A version of this review appeared in The Age, February 23, 2012.
You have to feel sorry for Amanda Seyfried, who has hardly made a decent film since 2004, when she had her moment of comic glory as an airhead in Mean Girls. Things are looking up, just slightly, with this thriller set in Portland, Oregon, directed by Brazil's Heitor Dhalia from a script by the prolific Allison Burnett (not a good writer, but a reliably eccentric one).
Seyfried plays Jill, a young waitress with mental problems that seemingly stem from her ordeal at the hands of a crazed kidnapper. When her sister Molly (Emily Wickersham) disappears, she assumes that the nightmare has started once more. So she becomes an unlikely detective, following a breadcrumb trail of clues while dodging the cops who would like to lock her away for her own good.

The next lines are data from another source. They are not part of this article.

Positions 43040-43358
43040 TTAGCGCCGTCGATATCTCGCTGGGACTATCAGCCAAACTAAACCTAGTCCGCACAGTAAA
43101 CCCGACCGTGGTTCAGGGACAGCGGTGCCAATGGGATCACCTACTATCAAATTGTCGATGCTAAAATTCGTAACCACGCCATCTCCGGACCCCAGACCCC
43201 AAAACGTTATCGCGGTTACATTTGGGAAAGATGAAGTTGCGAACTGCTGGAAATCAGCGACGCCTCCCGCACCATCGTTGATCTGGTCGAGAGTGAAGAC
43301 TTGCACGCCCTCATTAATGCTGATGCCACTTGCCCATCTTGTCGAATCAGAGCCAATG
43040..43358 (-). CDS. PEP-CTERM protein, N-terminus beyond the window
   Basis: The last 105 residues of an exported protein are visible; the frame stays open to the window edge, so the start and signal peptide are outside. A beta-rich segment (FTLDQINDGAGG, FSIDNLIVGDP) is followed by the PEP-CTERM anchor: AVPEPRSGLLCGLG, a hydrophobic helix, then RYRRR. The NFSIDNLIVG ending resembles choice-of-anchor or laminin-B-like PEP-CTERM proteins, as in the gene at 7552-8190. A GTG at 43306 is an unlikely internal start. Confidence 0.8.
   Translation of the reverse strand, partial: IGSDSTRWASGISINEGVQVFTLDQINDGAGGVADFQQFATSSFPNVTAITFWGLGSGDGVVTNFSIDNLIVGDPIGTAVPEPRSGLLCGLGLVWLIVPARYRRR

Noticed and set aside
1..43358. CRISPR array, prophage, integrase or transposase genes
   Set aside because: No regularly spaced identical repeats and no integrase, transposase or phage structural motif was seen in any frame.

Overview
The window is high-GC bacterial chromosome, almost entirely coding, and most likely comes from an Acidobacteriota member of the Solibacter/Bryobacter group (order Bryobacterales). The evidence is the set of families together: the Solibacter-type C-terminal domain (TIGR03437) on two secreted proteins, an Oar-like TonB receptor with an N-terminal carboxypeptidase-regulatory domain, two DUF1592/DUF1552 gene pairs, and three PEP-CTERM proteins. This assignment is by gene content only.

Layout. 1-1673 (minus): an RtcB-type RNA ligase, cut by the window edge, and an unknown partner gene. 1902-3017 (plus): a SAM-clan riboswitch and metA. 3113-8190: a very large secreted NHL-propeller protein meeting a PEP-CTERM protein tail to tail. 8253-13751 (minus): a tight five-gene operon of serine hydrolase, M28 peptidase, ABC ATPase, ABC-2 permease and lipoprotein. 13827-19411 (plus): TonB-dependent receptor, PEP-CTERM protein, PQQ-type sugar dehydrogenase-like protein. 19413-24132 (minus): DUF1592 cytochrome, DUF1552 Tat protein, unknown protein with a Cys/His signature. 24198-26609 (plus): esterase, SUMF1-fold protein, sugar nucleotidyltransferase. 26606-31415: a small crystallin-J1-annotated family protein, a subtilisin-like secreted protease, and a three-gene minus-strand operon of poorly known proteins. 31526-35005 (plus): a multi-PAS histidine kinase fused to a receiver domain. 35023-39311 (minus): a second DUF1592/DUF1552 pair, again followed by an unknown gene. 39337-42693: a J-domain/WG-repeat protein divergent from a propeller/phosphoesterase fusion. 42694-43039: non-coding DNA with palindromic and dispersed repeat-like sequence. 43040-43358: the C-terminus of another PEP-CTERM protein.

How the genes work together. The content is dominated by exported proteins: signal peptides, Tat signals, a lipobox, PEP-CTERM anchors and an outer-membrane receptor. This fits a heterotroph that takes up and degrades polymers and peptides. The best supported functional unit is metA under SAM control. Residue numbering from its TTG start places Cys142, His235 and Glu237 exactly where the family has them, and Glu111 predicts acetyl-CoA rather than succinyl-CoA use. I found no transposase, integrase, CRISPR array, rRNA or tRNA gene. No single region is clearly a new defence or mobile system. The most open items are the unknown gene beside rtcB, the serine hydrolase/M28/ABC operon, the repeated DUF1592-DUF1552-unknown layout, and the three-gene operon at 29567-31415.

Though not quite zany enough to rank with an instant schlock classic like the Lindsay Lohan vehicle I Know Who Killed Me (2007), Gone at best is an enjoyably silly ride. Dhalia is alert to the distinctive qualities of the setting – the decaying industrial areas, the surrounding forests, the men in strange beards – and manages to extract considerable tension from a central puzzle: is Jill totally crazy, or is she the only person in town able to recognise the truth? Seyfried's spacey manner keeps us guessing, particularly when her character proves to be an alarmingly fluent liar – spinning stories about an imaginary grandparent, or winning over a couple of schoolgirls by promising them tickets to a Justin Bieber show.